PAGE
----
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21 August 2023

At Gunnersbury Park, Boygenius’s eerie, melancholic songs became festival singalongs

At a 25,000 strong gig, the band’s delicate melodies, close harmonies and elaborate guitar riffs were performed with ease, wit and feeling.

By Anna Leszkiewicz

More than 20,000 people poured into Gunnersbury Park in west London on Sunday 20 August – walking in, I was caught in a stream of women in white shirts, black ties and chunky shoes. The one-off performance of the supergroup Boygenius, which fell on the same day as the women’s World Cup final, was affectionately dubbed “UK lesbian day” for its line-up of gay and trans women and non-binary artists. Boygenius, an ironically named trio of indie singer-songwriters Julien Baker, Phoebe Bridgers and Lucy Dacus (they walk on to Thin Lizzy’s “The Boys Are Back In Town”), were supported by Northern Irish folk artist Soak, cult songwriter Ethel Cain, and another trio of queer women, the euphoric Californian pop band Muna (joined by Bridgers in a see-through chainmail bra). The delight of subculture spilling into mass spectacle was palpable: for fans (“I took an 11-hour flight for your gay asses,” one sign read) and the band. “We put this show on for us,” Baker said. “It’s the biggest gig any of us have ever played.”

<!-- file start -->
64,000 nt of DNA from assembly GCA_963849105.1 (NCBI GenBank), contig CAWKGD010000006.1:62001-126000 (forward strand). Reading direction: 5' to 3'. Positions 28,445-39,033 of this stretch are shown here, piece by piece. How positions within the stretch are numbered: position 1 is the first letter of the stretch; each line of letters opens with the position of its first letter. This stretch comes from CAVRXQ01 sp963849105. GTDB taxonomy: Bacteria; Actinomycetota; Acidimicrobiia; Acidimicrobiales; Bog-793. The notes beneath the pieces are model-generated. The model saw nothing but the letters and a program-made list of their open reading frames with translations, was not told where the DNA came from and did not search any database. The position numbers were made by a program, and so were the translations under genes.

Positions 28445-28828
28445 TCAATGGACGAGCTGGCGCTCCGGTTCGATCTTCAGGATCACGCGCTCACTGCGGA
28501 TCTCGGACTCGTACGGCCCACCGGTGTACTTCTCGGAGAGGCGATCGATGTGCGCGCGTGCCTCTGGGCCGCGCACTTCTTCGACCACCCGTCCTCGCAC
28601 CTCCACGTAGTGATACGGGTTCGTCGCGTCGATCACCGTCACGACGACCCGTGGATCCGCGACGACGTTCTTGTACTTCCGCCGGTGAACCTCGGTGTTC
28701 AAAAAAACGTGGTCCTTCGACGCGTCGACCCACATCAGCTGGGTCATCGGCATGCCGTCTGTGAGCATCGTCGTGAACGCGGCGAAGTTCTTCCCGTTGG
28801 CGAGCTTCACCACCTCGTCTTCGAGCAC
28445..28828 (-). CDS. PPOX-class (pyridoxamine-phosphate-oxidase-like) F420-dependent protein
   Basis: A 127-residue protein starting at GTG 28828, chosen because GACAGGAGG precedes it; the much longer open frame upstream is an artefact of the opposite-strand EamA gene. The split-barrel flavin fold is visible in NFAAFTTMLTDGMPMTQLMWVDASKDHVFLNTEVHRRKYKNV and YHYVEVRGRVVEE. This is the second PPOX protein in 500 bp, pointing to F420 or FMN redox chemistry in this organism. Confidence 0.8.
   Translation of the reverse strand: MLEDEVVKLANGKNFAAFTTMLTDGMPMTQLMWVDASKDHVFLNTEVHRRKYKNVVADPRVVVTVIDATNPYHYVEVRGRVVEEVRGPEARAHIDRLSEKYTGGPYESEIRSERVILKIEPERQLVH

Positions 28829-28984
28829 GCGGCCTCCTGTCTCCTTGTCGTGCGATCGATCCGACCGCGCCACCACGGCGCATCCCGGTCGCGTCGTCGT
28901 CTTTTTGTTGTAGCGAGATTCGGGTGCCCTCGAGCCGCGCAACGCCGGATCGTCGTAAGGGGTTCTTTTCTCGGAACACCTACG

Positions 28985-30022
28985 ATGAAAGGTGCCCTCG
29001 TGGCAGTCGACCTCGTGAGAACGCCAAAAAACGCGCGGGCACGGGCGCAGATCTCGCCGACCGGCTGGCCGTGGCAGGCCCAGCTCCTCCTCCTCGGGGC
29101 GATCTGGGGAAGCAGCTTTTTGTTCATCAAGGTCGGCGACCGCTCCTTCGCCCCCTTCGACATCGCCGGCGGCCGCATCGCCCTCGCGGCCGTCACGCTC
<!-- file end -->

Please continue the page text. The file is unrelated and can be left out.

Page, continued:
Boygenius have released one EP and one album of mature and intricate rock music. In place of commercial hooks there are delicate melodies, close harmonies, novelistic lyrics, and elaborate guitar riffs, as well as three exceptional voices: this is music that slowly, determinedly burrows into your mind. They began backstage, sharing a mic for the acapella song “Without You Without Them” to leave the crowd hushed in reverence, before cutting to “$20”, one of their loudest, angriest tracks. Intimate portraits of fragile relationships – “Cool About It”, “True Blue” and “Leonard Cohen”– became open-hearted singalongs. These are technically complex songs, performed with ease, wit and feeling. The night ended with cathartic epics “Not Strong Enough”, “Ketchum ID” and “Salt in the Wound”, fireworks, and onstage kissing. Here, Boygenius’s eerie, melancholic tracks became festival anthems.

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This article appears in the 23 Aug 2023 issue of the New Statesman, Inside Britain’s Exclusive Sect